Geithner steps into US housing battle in bid to boost economy

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The outcome of an escalating battle at the heart of the US government could have major implications for millions of Americans suffering from negative equity in their homes, and even for the nation's housing market as a whole.

The Treasury Secretary, Tim Geithner, has stepped up the public pressure on a housing regulator who is blocking a plan to allow homeowners to write off a large chunk of their outstanding mortgage. But the regulator, the Federal Housing Finance Agency's acting director, Edward DeMarco, has condemned the plan as a backdoor bailout of the nation's biggest banks, and is refusing to allow the policy shift.

The battle is over whether Fannie Mae and Freddie Mac, the mortgage finance giants that had to be nationalised during the credit crisis, should add mortgage principal reduction to the menu of options available to borrowers who fall behind on their payments and risk foreclosure. Mr DeMarco's role is to minimise the cost to the taxpayer of Fannie and Freddie, which have already sucked up $151bn in government funding to cover losses. The two companies own or guarantee the majority of mortgages in the US.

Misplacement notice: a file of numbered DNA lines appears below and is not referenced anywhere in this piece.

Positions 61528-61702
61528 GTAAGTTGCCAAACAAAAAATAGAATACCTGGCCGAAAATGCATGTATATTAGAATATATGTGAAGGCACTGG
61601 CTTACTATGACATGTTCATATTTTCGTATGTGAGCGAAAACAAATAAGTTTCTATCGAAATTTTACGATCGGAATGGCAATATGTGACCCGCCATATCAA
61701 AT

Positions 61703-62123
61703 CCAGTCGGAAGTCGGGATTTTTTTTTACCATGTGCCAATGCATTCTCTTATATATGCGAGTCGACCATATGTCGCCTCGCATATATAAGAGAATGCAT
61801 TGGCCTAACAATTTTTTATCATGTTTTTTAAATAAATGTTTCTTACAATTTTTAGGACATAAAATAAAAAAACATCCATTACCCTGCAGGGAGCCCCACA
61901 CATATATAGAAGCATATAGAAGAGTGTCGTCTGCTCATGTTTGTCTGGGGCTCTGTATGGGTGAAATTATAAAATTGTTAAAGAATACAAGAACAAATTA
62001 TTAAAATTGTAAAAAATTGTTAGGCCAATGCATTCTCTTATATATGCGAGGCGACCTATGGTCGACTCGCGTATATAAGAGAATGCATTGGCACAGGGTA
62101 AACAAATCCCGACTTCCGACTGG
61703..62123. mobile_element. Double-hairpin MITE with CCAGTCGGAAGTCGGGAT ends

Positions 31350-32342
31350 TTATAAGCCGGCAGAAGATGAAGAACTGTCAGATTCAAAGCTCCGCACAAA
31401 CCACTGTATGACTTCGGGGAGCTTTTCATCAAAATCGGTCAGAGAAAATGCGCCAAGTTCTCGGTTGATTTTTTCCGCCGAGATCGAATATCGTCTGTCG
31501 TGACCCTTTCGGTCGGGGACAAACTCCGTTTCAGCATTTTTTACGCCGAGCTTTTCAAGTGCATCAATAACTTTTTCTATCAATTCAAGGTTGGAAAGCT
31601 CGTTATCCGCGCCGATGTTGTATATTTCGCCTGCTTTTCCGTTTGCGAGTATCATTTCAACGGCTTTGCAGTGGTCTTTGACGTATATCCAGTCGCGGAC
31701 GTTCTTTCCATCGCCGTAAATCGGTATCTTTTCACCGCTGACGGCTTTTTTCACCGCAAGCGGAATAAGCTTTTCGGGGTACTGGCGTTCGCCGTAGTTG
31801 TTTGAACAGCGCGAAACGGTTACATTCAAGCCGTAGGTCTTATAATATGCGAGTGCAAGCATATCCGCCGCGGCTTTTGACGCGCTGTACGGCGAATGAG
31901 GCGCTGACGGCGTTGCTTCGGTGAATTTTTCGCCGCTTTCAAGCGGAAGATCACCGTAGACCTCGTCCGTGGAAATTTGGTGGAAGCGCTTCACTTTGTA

With the ailing housing market still a drag on the US economy, Mr Geithner has alighted on mortgage principal reduction as a means of getting the market moving again. Homeowners in negative equity are more likely to walk away from their homes, and a glut of foreclosed homes is pushing down prices.

"There are some cases where principal reduction is not just good for the homeowner, not just good for the community, but it's good for the taxpayer too," Mr Geithner told a congressional panel.

The Treasury has said it would pay a maximum of 63 cents for each dollar of loan forgiveness, and the banks agreed to co-operate as part of their settlement of mortgage fraud allegations last month.

Mr DeMarco fears that news of principal forgiveness for delinquent borrowers would encourage otherwise financially healthy borrowers to default. Principal forgiveness would be a backdoor bailout of the banks, he has argued, because it makes homeowners better able to pay off second mortgages they took out on their property.